Re: User-space Networking (Was; unusual startup messages)

Mark H. Wood (
Tue, 05 Nov 1996 12:16:30 -0500 (EST)

On Fri, 1 Nov 1996, Craig Milo Rogers wrote:

> >> >Yes, you can do it in user space, but your performance will suck unless you
> ...
> >> Actually, the hardware needn't be that special. It mainly
> >> needs to identify "normal" incoming TCP and UDP packets, and store
> ...
> >Yes, you can get _some_ networking going that way, but you sure as hell
> >aren't going to get UNIX semantics. Another favourite pastime of
> ...
> You have raised some very cogent points. To save space, I
> have not quoted your message in detail. Instead, I'll focus on some
> overall application and OS design issues involved (and that way I'll
> also feel a little better about using bandwidth on linux-kernel).
> Another approach is to implement user-level TCP/IP in the
> dedicated server processes, and have a user-level TCP/IP process act
> as a daemon (ala kerneld) for all other network-using processes. It
> is fairly easy to imagine how to implement this and preserve full Unix
> semantics for the processes that require them. The cost is fairly
> high, of course, due to the multiple user/kernel/user context switches
> required to pass data and control between processes. However, *if*
> the bulk of system processing is in the dedicated server processes,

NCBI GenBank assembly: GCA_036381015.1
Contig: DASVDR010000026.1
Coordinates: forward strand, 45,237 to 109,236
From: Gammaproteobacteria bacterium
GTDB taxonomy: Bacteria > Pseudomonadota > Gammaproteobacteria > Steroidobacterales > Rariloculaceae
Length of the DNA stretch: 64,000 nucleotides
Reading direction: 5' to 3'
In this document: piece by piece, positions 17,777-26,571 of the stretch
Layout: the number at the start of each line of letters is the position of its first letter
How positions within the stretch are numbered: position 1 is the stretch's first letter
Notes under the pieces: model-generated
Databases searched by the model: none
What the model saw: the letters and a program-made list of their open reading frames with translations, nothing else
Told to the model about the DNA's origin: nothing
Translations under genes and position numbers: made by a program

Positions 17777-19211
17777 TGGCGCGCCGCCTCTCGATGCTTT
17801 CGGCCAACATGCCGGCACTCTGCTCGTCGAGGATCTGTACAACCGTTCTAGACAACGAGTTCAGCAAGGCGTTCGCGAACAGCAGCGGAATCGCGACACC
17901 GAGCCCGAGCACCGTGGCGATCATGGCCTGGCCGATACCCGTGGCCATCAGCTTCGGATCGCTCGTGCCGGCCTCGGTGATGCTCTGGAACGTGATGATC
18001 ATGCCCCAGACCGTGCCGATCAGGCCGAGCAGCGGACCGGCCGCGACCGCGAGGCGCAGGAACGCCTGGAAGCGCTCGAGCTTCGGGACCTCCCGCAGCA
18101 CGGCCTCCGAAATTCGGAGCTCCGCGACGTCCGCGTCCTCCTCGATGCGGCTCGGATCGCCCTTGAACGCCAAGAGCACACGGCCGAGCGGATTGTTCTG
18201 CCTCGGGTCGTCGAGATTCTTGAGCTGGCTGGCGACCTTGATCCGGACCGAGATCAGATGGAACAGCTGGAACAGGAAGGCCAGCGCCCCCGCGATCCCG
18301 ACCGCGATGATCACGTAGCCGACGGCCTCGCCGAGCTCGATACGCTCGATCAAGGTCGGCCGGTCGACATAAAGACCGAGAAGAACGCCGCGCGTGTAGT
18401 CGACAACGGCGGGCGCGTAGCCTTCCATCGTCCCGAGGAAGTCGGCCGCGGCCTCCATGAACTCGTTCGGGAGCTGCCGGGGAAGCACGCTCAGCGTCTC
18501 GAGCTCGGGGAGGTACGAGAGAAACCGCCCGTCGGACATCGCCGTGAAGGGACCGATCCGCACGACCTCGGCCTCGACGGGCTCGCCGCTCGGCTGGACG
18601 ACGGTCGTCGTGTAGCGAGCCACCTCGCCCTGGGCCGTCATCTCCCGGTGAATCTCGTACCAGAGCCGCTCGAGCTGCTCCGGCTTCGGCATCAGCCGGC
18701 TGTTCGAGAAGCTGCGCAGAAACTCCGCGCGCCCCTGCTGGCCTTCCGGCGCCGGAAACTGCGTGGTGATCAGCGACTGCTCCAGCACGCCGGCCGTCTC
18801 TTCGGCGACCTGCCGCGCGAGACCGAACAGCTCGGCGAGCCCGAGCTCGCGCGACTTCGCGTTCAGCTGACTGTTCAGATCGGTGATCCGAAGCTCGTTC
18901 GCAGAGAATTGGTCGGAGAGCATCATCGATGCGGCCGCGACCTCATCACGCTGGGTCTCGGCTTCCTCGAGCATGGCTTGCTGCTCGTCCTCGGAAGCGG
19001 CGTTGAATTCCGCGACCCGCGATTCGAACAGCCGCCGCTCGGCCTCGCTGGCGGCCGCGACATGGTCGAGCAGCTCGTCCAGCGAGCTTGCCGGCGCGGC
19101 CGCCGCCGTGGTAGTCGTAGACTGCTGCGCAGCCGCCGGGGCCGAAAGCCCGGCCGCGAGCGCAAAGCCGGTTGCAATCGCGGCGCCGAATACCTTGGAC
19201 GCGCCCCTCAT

> which are not subject to these context switches, then the increased
> overhead in the other processes may be negligible to the system as a
> whole.

As a point of reference, this is approximately the way network stacks are
implemented on VMS. The kernel just handles the physical devices.
Daemons responsible for the various stacks register their
interest in certain packet types and provide buffer chains which the
drivers use for packet exchange. A program's connection(s) to the
stack(s) it uses will be through a mailbox device (very like a pipe).
With careful design, much of the data "transfer" can be accomplished by
fiddling with various processes' page maps instead of bulk copying.

There's a close relationship between the kernel and DECnet, but UCX and
Pathworks seem to give acceptable performance without it. (At any rate,
most of the complaints about UCX haven't been over performance. :-/ )


Mark H. Wood, Lead System Programmer MWOOD@INDYVAX.IUPUI.EDU
Those who will not learn from history are doomed to reimplement it.